A 2014 Champions League game versus KR Reykjavik saw the club fined £16,000 after a Palestine flag was displayed in a stand. At this same time, Israel had launched Operation Protective Edge, but what was the result of this operation?
This was a military operation launched by Israel on the Gaza Strip from 8th July - 26th August 2014. Within that time frame, Israel killed 2,251 Palestinians, 551 of them being children.
The total casualties amounted to 11,231. The UNRWA reported that 3,436 children were injured, with approximately 1/3 of them facing lifelong disabilities as a result of injuries sustained in the operation. Almost half a million Palestinians were displaced internally within Gaza as a result.
Where is the international outcry for the basic human rights of these people? Or are they deemed unworthy?
In August 2016, the club was fined £8,616 for an “illicit banner” in the stands, confirming that this is what UEFA deems the Palestinian flag to be. They were playing at home against Israeli side Hapoel Be'er Sheva FC, whose own stadium is less than 25 miles from the Gaza Strip.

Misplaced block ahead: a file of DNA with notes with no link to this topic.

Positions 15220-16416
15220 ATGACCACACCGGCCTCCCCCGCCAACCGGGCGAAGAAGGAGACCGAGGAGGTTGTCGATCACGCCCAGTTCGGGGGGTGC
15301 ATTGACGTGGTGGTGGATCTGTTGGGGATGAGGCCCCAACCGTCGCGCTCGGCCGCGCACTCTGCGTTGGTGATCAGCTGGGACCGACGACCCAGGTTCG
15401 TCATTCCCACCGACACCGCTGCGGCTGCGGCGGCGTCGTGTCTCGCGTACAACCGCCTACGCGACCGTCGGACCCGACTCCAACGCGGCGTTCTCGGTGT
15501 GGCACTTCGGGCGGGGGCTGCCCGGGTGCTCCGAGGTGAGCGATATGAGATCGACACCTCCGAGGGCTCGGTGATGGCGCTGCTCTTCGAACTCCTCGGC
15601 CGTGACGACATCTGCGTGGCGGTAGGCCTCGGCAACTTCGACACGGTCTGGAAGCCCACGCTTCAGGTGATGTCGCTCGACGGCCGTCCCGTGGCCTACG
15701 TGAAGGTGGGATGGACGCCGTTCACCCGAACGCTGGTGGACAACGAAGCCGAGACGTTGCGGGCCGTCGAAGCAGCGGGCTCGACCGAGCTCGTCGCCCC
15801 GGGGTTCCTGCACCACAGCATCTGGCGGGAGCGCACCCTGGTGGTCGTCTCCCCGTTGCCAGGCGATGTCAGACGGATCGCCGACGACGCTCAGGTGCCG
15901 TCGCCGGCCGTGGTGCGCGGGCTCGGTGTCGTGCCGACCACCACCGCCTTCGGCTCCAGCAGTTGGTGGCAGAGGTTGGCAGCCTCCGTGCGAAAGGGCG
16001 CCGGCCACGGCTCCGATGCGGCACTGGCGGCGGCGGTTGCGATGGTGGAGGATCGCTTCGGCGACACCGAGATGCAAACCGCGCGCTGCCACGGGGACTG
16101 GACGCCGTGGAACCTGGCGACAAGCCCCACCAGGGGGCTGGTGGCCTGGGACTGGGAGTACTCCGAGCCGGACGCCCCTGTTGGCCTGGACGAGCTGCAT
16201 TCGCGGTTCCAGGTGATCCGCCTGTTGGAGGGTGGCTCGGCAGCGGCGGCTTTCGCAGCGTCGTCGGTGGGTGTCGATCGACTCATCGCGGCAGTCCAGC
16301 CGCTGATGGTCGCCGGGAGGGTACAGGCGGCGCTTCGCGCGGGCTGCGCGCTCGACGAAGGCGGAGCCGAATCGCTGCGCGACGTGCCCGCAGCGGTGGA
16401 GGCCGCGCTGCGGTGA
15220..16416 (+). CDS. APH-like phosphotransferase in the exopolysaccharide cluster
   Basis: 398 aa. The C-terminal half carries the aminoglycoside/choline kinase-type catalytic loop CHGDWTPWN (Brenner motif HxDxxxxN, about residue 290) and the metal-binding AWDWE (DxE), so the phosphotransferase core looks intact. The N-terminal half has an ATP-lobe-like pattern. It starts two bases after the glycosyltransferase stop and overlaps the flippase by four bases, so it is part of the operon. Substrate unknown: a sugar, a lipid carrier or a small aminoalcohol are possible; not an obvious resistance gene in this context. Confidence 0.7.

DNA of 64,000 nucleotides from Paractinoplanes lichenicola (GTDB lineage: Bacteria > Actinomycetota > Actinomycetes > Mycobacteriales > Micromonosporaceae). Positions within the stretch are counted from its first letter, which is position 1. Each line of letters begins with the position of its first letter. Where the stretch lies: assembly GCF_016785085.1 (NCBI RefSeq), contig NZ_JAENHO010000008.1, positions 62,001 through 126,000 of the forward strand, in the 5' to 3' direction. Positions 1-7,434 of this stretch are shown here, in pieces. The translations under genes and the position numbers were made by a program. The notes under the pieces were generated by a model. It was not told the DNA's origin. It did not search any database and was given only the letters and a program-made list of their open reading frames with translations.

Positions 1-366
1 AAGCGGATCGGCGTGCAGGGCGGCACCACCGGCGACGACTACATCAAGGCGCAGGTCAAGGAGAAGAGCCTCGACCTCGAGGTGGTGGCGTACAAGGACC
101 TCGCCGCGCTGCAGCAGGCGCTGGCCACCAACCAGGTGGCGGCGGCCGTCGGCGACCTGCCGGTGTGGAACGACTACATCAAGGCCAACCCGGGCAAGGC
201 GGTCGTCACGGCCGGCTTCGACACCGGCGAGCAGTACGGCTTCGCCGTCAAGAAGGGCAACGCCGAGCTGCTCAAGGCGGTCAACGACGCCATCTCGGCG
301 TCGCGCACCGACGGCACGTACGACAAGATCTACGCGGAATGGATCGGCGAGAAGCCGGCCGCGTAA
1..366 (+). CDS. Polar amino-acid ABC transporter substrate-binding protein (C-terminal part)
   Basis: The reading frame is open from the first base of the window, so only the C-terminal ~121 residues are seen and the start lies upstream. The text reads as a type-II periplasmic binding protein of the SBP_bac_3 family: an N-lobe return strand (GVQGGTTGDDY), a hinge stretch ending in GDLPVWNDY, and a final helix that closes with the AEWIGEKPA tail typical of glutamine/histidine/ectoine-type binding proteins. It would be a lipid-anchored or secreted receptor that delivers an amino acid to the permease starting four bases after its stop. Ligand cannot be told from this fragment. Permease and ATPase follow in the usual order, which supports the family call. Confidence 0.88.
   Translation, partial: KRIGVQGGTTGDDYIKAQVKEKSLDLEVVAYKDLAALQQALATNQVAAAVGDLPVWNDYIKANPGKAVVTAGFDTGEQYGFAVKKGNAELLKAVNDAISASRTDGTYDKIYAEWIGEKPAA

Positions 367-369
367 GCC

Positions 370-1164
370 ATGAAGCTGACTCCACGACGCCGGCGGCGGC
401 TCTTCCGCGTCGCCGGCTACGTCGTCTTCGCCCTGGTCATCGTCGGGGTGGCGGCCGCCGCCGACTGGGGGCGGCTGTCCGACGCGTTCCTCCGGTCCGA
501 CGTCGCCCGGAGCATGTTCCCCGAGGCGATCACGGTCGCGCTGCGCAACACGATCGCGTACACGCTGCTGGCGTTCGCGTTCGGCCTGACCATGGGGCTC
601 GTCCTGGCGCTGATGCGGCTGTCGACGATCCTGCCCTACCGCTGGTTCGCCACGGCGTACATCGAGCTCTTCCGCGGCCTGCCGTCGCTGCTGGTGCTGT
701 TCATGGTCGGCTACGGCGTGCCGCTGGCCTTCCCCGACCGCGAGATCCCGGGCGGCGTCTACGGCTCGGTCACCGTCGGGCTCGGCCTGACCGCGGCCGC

The Celtic faithful have never been shy of exposing and highlighting humanity’s worst war crimes. They proceeded to raise money for Palestinian charities to match the fine. Fans managed to fundraise over £130,000 with their campaign #MatchTheFineForPalestine.
30 miles from the same stadium in Be'er Sheva, lies the neighbouring country of Egypt, whose sportspeople have never failed to make their political voices heard on the Palestinian issue.
On the 26th January 2008, the Egyptian national football team were playing a group-stage match against Sudan in the African Cup of Nations. Egypt’s decorated midfielder, Mohamed Aboutrika, finds himself in the centre of the penalty box, on the receiving end of a smooth sideways pass from Amr Zaki in the 78th minute. After his first shot is blocked, he smashes the second home. It’s his first of the game and Egypt’s second, all but securing the three points for The Pharaohs.
As he runs towards the corner flag to celebrate, he pulls the bottom of his shirt up and over his head, outstretching his arms in jubilation. A strong message is imprinted in green upon his white undershirt, in both English and Arabic. It reads “Sympathise with Gaza”.